What Plagiarism and Copyright Infringement Have in Common

Two Pinecones ImageWhen I started this site in 2005, my intent was to focus on what I saw (from first hand experience) as a swelling tide of plagiarism on the Internet. However, it quickly became clear that I couldn’t separate the issues of copyright and plagiarism, making it important that this blog talk about copyright alongside the plagiarism.

Still, I routinely get questions about why a blog on plagiarism is talking about copyright or what the two have to do with one another.

Legally the answer is pretty straightforward. If you plagiarize a copyright-protected work, there’s a decent chance that you infringed it as well. Though that overlap isn’t perfect as you can plagiarize a work without infringing it, such as copying only ideas plagiarizing a public domain work, and you can also infringe a work without plagiarizing it, such as with piracy, it’s true in many cases.

But do plagiarism and piracy have other connections? After all, both have seen a significant growth online and both continue to be growing problems today? Still, the two acts seem and feel ethically very different. Where copyright infringement is widespread, almost casual in some circles, plagiarism is still, almost universally, viewed as a major ethical violation and something to be decried.

But while the two acts are very different in many ways, at their core there is a striking similarity and that similarity should give content creators and creatives pause for concern.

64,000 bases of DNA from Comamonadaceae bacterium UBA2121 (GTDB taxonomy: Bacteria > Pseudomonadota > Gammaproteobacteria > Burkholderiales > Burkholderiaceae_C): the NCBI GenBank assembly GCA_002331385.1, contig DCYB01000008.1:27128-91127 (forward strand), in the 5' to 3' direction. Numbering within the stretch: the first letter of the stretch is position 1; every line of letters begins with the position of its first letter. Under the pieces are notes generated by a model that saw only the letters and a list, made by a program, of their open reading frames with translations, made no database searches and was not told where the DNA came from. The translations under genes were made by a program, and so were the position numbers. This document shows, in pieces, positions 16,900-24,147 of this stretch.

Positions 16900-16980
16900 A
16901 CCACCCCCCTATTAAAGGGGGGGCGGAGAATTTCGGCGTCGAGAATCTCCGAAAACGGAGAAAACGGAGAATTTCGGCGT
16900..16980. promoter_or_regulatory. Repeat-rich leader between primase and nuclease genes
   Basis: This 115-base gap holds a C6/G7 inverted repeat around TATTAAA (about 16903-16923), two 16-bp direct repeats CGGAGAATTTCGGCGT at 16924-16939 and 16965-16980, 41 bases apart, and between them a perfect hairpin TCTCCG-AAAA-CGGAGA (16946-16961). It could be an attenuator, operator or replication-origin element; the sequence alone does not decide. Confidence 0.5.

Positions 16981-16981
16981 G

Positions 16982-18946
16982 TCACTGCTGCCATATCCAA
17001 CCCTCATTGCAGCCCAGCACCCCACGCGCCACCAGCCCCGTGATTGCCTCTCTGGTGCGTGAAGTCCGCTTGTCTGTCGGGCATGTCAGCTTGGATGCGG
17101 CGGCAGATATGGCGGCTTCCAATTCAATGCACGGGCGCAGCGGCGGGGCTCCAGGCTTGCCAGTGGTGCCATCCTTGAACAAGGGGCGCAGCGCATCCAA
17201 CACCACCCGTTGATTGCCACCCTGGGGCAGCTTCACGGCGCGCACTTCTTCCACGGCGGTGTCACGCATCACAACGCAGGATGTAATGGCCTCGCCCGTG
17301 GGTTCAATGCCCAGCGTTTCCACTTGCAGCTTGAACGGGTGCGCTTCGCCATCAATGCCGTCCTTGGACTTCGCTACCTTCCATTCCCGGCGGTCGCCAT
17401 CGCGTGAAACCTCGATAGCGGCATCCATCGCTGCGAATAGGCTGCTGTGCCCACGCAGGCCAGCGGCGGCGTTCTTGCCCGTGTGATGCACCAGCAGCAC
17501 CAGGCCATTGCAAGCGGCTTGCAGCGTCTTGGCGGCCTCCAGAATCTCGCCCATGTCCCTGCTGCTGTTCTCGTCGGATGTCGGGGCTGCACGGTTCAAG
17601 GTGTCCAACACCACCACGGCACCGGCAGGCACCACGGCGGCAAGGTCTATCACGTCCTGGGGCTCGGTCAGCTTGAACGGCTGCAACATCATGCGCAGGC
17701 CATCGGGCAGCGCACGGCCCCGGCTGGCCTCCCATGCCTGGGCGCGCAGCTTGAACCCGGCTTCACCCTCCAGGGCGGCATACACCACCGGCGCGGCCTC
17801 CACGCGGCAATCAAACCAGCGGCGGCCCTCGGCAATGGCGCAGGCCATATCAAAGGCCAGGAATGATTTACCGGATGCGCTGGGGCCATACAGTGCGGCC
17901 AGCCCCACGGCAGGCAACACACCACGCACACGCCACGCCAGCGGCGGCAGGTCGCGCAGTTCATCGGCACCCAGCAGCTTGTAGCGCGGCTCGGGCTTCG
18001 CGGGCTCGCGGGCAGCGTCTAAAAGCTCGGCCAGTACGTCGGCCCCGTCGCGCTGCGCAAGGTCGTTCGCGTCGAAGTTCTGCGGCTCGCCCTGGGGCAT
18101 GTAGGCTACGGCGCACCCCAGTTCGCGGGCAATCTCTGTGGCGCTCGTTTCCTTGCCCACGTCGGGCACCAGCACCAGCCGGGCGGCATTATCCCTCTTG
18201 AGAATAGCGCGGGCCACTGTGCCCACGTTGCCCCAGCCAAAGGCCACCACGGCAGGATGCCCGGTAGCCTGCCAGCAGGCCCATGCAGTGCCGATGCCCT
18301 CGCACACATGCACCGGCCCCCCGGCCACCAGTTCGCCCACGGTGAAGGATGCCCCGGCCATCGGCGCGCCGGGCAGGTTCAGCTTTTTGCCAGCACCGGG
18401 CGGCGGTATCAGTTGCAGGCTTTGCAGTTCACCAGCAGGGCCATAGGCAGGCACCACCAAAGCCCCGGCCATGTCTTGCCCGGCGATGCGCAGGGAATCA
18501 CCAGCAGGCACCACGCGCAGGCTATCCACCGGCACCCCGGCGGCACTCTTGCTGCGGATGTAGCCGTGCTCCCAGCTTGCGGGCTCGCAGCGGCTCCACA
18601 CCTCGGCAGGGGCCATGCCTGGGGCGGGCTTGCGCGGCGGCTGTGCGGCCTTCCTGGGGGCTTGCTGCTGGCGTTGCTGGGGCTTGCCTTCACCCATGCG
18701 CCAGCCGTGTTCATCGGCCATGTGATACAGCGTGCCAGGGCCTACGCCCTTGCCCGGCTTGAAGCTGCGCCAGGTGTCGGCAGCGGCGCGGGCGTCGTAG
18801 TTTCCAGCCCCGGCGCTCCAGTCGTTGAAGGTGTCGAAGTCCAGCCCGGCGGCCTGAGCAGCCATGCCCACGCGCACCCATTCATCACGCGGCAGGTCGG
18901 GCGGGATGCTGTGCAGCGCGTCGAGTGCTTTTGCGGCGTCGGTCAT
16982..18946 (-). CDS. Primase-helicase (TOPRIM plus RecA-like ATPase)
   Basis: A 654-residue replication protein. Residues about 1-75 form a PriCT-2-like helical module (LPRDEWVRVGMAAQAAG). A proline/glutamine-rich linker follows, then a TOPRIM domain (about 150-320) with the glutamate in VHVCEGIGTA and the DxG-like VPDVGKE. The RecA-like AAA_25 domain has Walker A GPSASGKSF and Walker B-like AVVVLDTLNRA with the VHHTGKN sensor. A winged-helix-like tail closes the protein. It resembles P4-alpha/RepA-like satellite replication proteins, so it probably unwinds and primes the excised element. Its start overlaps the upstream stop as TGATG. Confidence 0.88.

That’s because the roots from which the intertwined trees of plagiarism and infringement spring forth are the roots that will be hardest to kill.

Outcomes Ahead of Process

Jason Chu, who works at iThenticate (Disclosure: I am a paid consultant for iThenticate) once said that plagiarism is about “Putting outcomes ahead of process,” meaning that plagiarists, generally, only care about the end result and not how they get there.

This is true all across the board when it comes to plagiarism. A student in a class that plagiarizes wants a good grade, regardless whether they’ve learned the material. A plagiarist online wants an impressive site, regardless of whether or not they are talented or have worked hard enough deserve the praise. A plagiarist in research wants the publication and the respect that comes with it regardless of how much they do or do not advance their field.

But while Chu only spoke about plagiarism, the same can also be said for many forms of copyright infringement. A pirate who downloads the movie wants to watch that film (or at least have it in their collection) regardless of whether or not their actions help support the creators of the film (and encourage them to make more). The same can be said for a music pirate downloading a song or any other form of infringement.

In each of those cases, the desired outcome takes precedent over the process and what the outcome is supposed to help achieve. After all, a good grade, a solid website and publication in a major journal are not meant to be just personal accolades, but are tools to help one learn, convey quality to outsiders and further a field of research. Likewise, a watched move or an enjoyed song is supposed to help those who created and encourage the creation of more.

But on the Internet, the process is easy to forget about. The Web is very much a place of instant gratification, where anything you want is at your fingertips, legally or not.

When I send an email to a friend, it’s easy to forget about the protocols and the dozens of machines that are involved in the process. I click send and the email arrives, the process isn’t just put behind the outcome, it’s invisible and it’s invisible by design.

This isn’t to say that we should make the Internet more difficult to use, but we have to find a way to show that many processes do have meaning and importance, something that’s increasingly difficult to do online.

Loss of Respect for Authors